HOW sharp are you with basic English comprehension skills?
Imagine you are sitting in a busy room facing a three-hour exam on listening, reading and writing knowing that if you fail you may have to leave home. That’s the scenario facing foreign workers who want to stay in Australia.
Six Chinese slaughtermen at Warrnambool’s Midfield abattoir who failed the test are facing deportation, but questions have been asked about the suitability of the tough language testing standards for manual skills applicants.
The Standard obtained a sample of test questions used in the International English Language Testing System (IELTS) and put it to a sample audience of born Aussies to guage the reaction. Their decription of the questions ranged from “complicated”, “interesting” and “difficult” to “I can’t do that”.
Many questions included multiple choices to test comprehension of texts. For example, there’s a detailed description of robots in a newspaper printing centre followed by a list of possible headings for paragraph blocks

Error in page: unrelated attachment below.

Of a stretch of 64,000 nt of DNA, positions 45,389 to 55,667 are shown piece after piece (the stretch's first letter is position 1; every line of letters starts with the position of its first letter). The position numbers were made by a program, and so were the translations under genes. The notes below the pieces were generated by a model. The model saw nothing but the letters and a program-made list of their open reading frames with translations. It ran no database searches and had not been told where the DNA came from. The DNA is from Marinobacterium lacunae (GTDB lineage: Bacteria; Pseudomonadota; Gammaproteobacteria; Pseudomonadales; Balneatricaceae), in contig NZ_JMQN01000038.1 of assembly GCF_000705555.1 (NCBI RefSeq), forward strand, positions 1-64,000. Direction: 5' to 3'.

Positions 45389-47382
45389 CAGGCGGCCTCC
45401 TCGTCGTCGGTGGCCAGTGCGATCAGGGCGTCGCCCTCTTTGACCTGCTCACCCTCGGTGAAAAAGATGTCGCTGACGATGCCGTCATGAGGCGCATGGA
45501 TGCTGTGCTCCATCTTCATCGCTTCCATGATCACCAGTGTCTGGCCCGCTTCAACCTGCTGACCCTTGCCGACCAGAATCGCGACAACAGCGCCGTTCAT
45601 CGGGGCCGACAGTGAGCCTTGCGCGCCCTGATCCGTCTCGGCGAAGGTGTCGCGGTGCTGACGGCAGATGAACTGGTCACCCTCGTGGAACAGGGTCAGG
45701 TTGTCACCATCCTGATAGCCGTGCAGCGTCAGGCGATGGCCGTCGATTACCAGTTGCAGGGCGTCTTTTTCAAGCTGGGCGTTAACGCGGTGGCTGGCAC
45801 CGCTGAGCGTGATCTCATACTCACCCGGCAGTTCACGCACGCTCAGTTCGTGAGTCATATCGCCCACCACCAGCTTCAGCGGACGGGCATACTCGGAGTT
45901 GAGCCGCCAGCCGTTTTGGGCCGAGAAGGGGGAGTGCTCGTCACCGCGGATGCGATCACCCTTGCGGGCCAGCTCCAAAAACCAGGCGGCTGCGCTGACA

Another scenario is an essay about extraction and using coal being bad for the environment. One question is “current research aims to increase the energy-producing efficiency of coal by; A: burning it at a lower temperature; B: developing new gasification techniques; C: extracting CO2 from it; D: recycling greenhouse gases.”
Another question looks at an advertisement on a product recall on spicy chicken curry. The student is asked to analyse the words to find the fault, batch number, refund amount, contact person and reward offered.
The speaking component includes general questions about home, family, work or interests, as well as discussing abstract ideas.